A Perspective on Best Practices

By: Jim Reese

When we talk about best practices in education, we can’t ignore context: who the students are, what conditions we teach in, what resources we have to work with, et cetera. But if we let context serve as an excuse for not innovating, for not trying out research-based approaches to teaching and learning, we more than likely will miss opportunities to reach every child and to be effective educators.

Our view is that best practices are undergirded by constructivist learning theory, the Piagetian view that as human beings we construct our knowledge of the world through an interplay of ideas and experience. Russian psychologist Lev Vygotsky posited that this construction of knowledge happens in social situations—that we do not learn in isolation but instead with and among others.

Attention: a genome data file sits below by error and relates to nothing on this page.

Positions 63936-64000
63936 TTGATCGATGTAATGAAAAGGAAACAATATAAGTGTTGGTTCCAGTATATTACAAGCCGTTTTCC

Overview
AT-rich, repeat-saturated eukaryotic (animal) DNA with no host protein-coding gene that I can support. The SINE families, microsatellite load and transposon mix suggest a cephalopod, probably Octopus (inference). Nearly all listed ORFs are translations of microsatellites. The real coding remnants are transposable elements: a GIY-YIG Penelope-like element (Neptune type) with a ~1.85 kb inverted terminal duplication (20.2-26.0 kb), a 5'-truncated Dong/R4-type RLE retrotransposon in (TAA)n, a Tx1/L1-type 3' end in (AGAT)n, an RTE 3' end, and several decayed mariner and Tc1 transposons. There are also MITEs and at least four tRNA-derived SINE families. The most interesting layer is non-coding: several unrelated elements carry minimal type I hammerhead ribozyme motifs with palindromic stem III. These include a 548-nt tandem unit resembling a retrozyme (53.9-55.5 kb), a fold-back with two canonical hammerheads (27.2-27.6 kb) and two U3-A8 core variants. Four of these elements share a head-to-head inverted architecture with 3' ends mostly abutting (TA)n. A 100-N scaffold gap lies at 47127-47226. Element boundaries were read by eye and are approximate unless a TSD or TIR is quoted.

Through the work of the Professional Development Collaborative, we explore with educators ways to adopt and adapt pedagogical tools, frameworks and ideas developed at Project Zero, as well as research-tested practices stemming from other venerable institutions. These ideas and practices are steeped in constructivism and have applicability across age groups, subject areas and types of schools.

All of our efforts are guided by the belief that when we engage in professional development together, we leave our politics at the door and dive deeply into pedagogical practices that can help every child succeed. We see this belief play itself out at our summer institute, WISSIT, where teachers from all corners of DC come together to learn; at our DC-Project Zero free professional development events, held across the city throughout the academic year; and in our research initiatives that involve educators from all types of schools and museums.